Review: Cadenhead’s Glen Grant 21 year old 1993

It’s a fair criticism that we don’t appreciate Glen Grant fully. This lovely distillery has been in operation since 1840 and while most of its output is destined towards blends it has enjoyed popularity in other European countries outside of the UK. Only in recent years have we seen new ranges and editions from Glen Grant, with several being distillery exclusives and a growing confidence.
 
When I visited the distillery a couple of years ago now, the visitor facilities had just been revamped to form an impressive spectacle. The distillery is also able to bottle its whisky onsite and under the ownership of the Campari Group seems intent on grabbing back a piece of the spotlight. The tour was solid and the grounds extremely well kept, allowing visitors to the distillery a refreshing country walk.
 
Amidst the whisky circles I find myself in now and again, Glen Grant whiskies are discussed, particularly aged examples in very positive terminology. It’s through the independent bottlers such as Cadenhead’s that this reputation continues to grow. The core official range consists of the NAS Major’s Reserve, the 10 and 16 year olds in the UK; others tend to be special releases. Maybe it’s the image and presentation of the Glen Grant’s that makes it so easy to skip past them at retail. The clean cut image and visual appearance echo a traditional whisky bottle and hint at a bygone era. That’s far from a negative in my book and when I heard on the grapevine that Cadenhead’s were bottling a lovely bourbon hogshead, the deal was sealed.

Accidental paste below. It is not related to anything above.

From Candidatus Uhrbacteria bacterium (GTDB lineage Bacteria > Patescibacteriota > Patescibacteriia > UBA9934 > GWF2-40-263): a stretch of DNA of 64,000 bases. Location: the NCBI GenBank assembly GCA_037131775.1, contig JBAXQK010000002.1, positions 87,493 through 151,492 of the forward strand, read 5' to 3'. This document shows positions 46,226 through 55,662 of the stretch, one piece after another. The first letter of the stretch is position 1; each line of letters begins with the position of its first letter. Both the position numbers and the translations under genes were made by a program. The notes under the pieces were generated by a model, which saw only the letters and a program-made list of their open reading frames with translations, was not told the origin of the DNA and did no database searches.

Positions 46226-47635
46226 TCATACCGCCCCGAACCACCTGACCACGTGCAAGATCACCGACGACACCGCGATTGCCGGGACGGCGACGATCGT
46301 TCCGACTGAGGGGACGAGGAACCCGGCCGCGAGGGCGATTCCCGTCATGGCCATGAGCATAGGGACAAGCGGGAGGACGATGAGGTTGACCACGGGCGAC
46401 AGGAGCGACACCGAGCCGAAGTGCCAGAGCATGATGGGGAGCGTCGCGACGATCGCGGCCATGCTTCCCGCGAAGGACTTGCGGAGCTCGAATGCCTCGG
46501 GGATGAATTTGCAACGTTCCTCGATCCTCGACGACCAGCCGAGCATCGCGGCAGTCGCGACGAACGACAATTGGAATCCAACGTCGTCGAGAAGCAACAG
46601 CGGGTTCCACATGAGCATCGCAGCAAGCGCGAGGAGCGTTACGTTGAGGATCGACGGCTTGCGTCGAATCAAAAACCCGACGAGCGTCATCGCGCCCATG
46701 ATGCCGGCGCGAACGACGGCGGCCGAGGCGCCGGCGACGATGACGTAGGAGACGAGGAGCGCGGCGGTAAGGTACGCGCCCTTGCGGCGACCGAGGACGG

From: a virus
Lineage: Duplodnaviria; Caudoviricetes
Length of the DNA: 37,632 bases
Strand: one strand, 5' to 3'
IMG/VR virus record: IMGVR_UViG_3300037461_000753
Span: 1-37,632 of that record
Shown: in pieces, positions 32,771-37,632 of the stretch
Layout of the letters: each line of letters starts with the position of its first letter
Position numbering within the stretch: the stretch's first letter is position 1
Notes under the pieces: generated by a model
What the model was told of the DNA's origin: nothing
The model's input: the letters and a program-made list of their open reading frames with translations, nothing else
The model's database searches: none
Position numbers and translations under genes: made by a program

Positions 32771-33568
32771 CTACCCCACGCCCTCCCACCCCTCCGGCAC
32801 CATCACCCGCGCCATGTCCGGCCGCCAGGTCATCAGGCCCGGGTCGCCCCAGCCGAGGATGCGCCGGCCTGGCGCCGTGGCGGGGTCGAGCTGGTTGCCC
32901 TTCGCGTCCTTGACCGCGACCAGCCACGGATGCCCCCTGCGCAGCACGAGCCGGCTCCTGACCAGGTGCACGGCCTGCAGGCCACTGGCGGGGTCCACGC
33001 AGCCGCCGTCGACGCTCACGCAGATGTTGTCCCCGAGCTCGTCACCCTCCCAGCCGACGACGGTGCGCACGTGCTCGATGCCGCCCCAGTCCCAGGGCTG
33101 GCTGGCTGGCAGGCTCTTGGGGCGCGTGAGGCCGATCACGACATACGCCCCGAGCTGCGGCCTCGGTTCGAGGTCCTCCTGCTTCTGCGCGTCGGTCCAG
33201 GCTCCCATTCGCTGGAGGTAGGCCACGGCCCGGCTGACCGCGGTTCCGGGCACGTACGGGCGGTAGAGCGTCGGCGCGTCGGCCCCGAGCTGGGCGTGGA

Distillery: Glen Grant
Distilled: 1993
Bottled: 2014 (21 year old)
Edition of: 132 bottles
Strength: 49.4% ABV
Price: around £57

Colour: gavi

Nose: a really fresh, sweet and summery feel. Huge dollops of sherbet, vanilla, a sliced Pink Lady apple, a dash of grapefruit and the rush of freshly washed white grapes popping in your mouth.  

Taste: well this is a first for me as we have a stealth dram here! On the palate that refined summery freshness continues from the nose (apples, white grapes, grapefruit), but never really elevates above consciousness. Instead its the finish where everything builds to a crescendo and goes on, and on. Tremendous longevity on the finish!

A thumbs up from me with this restrained Glen Grant just hitting the mark as one to relax and enjoy without too much effort required. I have a spare bottle so maybe one for next summer?

Whisky Rover

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